HidSec benchmark points

From Wiki Les Houches 09

Jump to: navigation, search

Hidden Sector Benchmarks

[References need to be added]

The group investigating hidden sector benchmarks focused on hidden valley models in general (with considerable discussion of dark-matter motivated models with light particles [$<$ few GeV] that have a large branching fraction to muons and/or electrons, often leading to lepton-jets) and on quirks in certain regimes (including dark-matter-motivated examples.)

There were two types of benchmarks that were discussed actively.

1) Benchmarks to challenge the trigger and reconstruction systems at the LHC experiments.

The key challenges of which we are aware involve one or more of the following:

a) Long-lived particles decaying in flight (which pose many different
types of challenges)
b) Highly boosted light particles
c) Unusual clustering of particles
d) Ultra-soft signatures (involving many standard model particles
below a few GeV).
e) Tracking challenges (which we did not discuss actively).

M. Strassler has been coordinating with F. Moortgat and R. Brunliere, among others, to generate various data sets and ensure they will run through ATLAS and CMS software. These data sets involve problematic regimes of many of the models listed below, as well as others. (The software used is not fully validated as far as total cross-sections and branching fractions as a function of model parameters, and is not appropriate for analysis-level studies, but should be sufficient for stressing the systems.) A web page with the data sets will be established, along with an explanation of the models and their phenomenology. The specific models will be adjusted, replaced or expanded as issues emerge, or do not emerge, with triggering, reconstruction, and data storage.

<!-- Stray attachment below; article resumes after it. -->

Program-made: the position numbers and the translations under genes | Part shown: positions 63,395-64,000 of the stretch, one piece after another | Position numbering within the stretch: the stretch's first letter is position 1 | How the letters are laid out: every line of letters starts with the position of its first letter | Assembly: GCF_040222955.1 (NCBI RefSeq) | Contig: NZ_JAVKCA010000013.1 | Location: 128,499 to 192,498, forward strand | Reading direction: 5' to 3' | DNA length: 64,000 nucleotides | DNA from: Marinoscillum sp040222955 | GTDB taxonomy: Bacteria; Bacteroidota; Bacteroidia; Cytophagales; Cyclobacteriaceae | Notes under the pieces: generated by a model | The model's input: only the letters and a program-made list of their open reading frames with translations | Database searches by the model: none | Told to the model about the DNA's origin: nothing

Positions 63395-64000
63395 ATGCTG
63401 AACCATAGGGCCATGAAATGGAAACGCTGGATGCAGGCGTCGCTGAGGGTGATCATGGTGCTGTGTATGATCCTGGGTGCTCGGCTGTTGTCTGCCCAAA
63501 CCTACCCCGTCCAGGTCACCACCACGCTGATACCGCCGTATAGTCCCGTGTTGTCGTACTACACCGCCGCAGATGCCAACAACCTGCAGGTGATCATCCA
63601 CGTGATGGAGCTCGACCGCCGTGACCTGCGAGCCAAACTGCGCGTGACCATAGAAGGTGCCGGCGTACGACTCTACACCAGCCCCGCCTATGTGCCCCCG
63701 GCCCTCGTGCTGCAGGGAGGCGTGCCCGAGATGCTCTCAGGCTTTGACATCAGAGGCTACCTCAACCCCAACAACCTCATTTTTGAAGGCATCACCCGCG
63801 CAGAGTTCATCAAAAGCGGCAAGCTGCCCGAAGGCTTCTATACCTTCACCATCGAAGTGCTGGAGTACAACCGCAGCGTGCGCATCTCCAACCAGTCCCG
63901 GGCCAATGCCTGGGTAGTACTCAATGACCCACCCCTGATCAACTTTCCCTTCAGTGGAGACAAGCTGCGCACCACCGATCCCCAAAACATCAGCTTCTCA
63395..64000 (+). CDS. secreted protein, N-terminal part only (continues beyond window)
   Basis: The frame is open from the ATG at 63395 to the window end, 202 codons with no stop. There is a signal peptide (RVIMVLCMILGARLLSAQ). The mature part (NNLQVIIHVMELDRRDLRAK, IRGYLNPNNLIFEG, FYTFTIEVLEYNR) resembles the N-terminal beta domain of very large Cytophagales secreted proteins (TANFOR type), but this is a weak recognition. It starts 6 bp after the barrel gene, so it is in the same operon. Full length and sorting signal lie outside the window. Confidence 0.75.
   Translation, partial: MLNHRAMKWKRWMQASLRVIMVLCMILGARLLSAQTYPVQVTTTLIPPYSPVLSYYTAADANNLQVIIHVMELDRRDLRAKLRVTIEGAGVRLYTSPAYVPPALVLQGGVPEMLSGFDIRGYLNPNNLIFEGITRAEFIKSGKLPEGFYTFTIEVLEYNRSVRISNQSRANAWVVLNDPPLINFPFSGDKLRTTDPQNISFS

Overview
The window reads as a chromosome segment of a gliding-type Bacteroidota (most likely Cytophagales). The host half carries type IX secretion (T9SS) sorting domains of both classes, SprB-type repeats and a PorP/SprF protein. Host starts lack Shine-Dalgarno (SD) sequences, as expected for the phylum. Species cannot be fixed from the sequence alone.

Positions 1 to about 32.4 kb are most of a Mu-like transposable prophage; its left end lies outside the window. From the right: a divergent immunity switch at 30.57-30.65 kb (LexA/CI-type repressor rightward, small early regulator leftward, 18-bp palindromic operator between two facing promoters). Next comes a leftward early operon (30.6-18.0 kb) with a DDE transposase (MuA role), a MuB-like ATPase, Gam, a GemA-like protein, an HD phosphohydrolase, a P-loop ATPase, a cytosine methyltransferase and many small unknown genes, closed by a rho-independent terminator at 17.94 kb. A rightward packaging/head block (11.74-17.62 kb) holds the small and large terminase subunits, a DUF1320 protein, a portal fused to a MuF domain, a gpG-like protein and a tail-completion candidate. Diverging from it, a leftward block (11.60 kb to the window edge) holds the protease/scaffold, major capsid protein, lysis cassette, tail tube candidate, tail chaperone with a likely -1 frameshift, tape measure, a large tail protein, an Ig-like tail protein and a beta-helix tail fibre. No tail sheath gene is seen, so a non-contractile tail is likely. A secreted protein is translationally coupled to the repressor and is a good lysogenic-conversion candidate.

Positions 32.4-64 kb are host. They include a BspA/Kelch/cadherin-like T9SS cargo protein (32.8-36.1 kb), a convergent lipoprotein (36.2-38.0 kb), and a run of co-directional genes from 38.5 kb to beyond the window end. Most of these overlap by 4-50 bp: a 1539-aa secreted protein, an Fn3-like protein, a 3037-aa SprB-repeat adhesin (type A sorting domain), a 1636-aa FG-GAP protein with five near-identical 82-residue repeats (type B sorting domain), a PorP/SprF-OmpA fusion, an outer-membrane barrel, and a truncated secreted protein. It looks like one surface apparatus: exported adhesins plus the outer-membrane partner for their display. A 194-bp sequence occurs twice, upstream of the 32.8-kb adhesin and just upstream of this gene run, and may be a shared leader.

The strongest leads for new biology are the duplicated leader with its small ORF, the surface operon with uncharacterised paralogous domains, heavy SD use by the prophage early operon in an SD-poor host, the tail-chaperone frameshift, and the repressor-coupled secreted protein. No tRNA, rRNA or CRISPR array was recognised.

2) Benchmarks to serve as springboards for experimental analysis during the early running (a few hundred inverse pb of data.)

The signatures from hidden sectors for which models seem especially appropriate for early running are

a) >2 lepton or photon signatures.
b) dilepton or diphoton resonances
c) dilepton or diphoton edges/endpoints
d) multiple taus? to show up in dilepton or lepton + tau?
e) multiple b's?
...

We aimed to produce models that have a significant possibility of producing such signatures.

I) Higgs decays to hidden sectors typically involve 4 or more SM partons in the final state. Simple examples include H decays to two pseudoscalars (giving heavy flavors or lepton-jets), to two vectors (giving pairs of lepton pairs), or two fermions (giving four-leptons+MET final states). Decays to multiple lepton-pairs or to photon pairs are possible. The decay products may be long-lived, etc.

Questions:

a) which final states could potentially be observed in early running? An example would be a 4-photon or 4-lepton final state for a light Higgs boson.

b) for these cases, is a benchmark model needed? or is the process so simply simulated, with so few parameters, that one can express limits as functions of obvious parameters (such as the Higgs mass, the mass of the new particles to which it decays, the branching fraction times cross-section, and possibly the lifetime of the particles if appropriate.)

P. Fox will try to determine the answer to these questions and make specific recommendations as to how to simulate models of this type. The leptophobic Higgs model of Dobrescu, Landsberg and Matchev may deserve special discussion.

II) Supersymmetric models with a hidden sector to which the LSP can decay. Important features of this scenario include the possible reduction of MET (which would make traditional SUSY searches less effective), high rates for production of unusual objects such as long-lived or clustered particles, and/or production of unusual objects in association with hard jets, leptons, or large MET that may make background-reduction easier